These skills make a potential employee useful in a wide range of online newsrooms. It is important to note that there is not an industry standard system for posting online content. All news organizations do not operate the same way.
"Some operations are completely handmade," he said. "Others, while more sophisticated, can still require a junior producer or copy editor to write a little markup."
Even now, DeVigal said, "There are a surprising number of folks in this Web-biz who don't know the basic code on a Web page.
"I'm not asking for mastery of CSS or AJAX, but putting together a simple table or styling of type is often necessary," he said. "Otherwise, you're confined to what the CMS can do, and that never gives you enough of the flexibility you want and need to tell your story."
Interface design skills: Photoshop, Illustrator, creating user-oriented designs
For those targeting jobs in multimedia design and production, being proficient with design software is essential.
"We rely heavily on Illustrator and Photoshop to create everything from wireframes to final comprehensive layouts," Hsu said.
It's also important for employees to understand how users access information online and how to make clear, straightforward interfaces, he said.
Data skills: Excel, Access, PHP
The ability to organize information and look at relationships between data elements is another crucial part of online team work. Hutt recommended that a potential employee have some experience with Excel, a stepping stone to complex database programs.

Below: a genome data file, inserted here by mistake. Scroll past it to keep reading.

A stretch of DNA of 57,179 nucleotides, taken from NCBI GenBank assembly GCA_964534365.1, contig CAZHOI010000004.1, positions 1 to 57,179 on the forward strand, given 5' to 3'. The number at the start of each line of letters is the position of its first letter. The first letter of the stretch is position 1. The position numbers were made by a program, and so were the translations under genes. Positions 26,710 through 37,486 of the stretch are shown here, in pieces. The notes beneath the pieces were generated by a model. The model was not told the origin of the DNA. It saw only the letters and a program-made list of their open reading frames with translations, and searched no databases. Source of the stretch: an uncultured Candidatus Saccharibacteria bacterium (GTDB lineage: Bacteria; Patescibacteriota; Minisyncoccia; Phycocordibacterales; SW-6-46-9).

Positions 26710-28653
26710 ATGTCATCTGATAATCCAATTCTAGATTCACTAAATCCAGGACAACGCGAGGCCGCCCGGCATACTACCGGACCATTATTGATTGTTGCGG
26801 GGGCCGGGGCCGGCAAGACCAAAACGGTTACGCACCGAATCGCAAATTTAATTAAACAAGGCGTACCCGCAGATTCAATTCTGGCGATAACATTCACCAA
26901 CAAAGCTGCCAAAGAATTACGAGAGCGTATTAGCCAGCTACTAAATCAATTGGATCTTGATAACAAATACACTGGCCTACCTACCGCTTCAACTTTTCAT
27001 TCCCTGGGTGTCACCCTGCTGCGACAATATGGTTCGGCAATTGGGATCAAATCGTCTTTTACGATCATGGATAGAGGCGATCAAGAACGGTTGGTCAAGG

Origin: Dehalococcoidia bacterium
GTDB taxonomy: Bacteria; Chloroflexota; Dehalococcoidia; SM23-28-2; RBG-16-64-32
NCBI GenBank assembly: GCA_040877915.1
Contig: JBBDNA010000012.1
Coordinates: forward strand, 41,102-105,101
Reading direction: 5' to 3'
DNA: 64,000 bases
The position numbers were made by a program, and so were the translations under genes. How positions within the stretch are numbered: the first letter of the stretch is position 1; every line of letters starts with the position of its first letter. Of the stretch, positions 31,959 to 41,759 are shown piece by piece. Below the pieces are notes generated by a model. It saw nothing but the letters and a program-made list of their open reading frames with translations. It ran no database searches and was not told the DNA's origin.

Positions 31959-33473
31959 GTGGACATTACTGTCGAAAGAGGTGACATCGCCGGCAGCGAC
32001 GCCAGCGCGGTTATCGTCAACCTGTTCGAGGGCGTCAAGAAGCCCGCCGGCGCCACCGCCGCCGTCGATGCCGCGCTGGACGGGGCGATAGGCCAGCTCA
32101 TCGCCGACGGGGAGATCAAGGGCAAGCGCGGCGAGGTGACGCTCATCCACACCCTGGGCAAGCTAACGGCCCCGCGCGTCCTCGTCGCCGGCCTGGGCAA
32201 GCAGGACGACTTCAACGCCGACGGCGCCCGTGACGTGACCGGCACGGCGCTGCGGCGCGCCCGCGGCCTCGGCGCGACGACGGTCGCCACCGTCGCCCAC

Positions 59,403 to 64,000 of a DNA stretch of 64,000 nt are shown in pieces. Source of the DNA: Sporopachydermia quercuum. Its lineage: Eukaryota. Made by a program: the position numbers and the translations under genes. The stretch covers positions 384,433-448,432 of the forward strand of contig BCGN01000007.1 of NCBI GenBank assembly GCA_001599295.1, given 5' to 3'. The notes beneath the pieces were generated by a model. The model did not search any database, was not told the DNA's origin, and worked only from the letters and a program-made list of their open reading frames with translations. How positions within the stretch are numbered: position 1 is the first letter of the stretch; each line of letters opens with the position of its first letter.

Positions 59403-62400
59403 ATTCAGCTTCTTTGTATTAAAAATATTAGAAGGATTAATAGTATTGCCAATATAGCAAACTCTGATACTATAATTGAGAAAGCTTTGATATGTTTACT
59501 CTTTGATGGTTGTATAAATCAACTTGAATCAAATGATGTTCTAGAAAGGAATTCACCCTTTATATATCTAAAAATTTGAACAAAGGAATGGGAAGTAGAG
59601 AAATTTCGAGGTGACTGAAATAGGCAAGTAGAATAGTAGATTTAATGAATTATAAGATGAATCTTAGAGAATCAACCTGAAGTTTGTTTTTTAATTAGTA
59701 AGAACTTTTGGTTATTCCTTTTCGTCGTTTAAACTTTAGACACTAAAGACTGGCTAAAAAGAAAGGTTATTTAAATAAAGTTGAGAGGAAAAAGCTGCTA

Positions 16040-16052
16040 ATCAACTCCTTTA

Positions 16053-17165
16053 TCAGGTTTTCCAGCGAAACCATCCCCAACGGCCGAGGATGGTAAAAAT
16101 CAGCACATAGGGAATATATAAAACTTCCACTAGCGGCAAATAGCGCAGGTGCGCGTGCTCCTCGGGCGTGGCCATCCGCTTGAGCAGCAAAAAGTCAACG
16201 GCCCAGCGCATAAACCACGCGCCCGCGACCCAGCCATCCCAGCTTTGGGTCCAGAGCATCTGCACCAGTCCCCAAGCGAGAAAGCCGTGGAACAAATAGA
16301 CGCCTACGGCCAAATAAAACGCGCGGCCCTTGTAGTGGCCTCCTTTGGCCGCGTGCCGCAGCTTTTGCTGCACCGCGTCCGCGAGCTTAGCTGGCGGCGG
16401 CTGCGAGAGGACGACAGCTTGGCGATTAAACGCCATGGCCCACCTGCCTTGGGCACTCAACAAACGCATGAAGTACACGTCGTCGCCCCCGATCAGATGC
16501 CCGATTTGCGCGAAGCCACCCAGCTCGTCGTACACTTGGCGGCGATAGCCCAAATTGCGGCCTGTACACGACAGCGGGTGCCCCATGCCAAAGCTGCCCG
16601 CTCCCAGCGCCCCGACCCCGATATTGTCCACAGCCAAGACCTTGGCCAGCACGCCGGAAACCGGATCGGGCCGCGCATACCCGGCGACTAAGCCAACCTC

He said Excel serves two basic purposes:
- Exploration of relationships within data: Excel allows journalists to experiment with data structure and ultimately tailor the structure of data to best suit the narrative or application.
- Project management: Hutt said that Excel is a great tool for creating specifications, time lines, and charts that help members of a project team understand how a story or application works.
"Excel is an excellent project management tool. We don't simply write stories. We build them and often build them in teams," he said. "The smart, critically thinking journalist I hire will ultimately play a big role in the production of a story or application. Knowledge of a tool like Excel will be very helpful. 'Excel chops' also imply a comfort with data and databases."
Enterprise and curiosity
Employers value enterprise: the ability to find good, solid stories and discover new, innovative ways to present them.
"What's really important here isn't that the candidate is fluent in one application or another," Hutt said, "but has demonstrated the curiosity and fearlessness needed to eventually master complicated editing tools."
Tompkins also addressed the need for a new hire to have a curious nature.
"You should have a basic knowledge of how to find stories, understand civics, research government records, interview, verify, write and report," Tompkins said. "All journalism values enterprise."
Josh Hatch, a producer at USAToday.com, agreed.
"I'm less concerned about someone already knowing a given piece of software -- although it is important and definitely does help," he said, "than I am about someone who is naturally curious and not intimidated by technology. I want someone who wants to play with technology."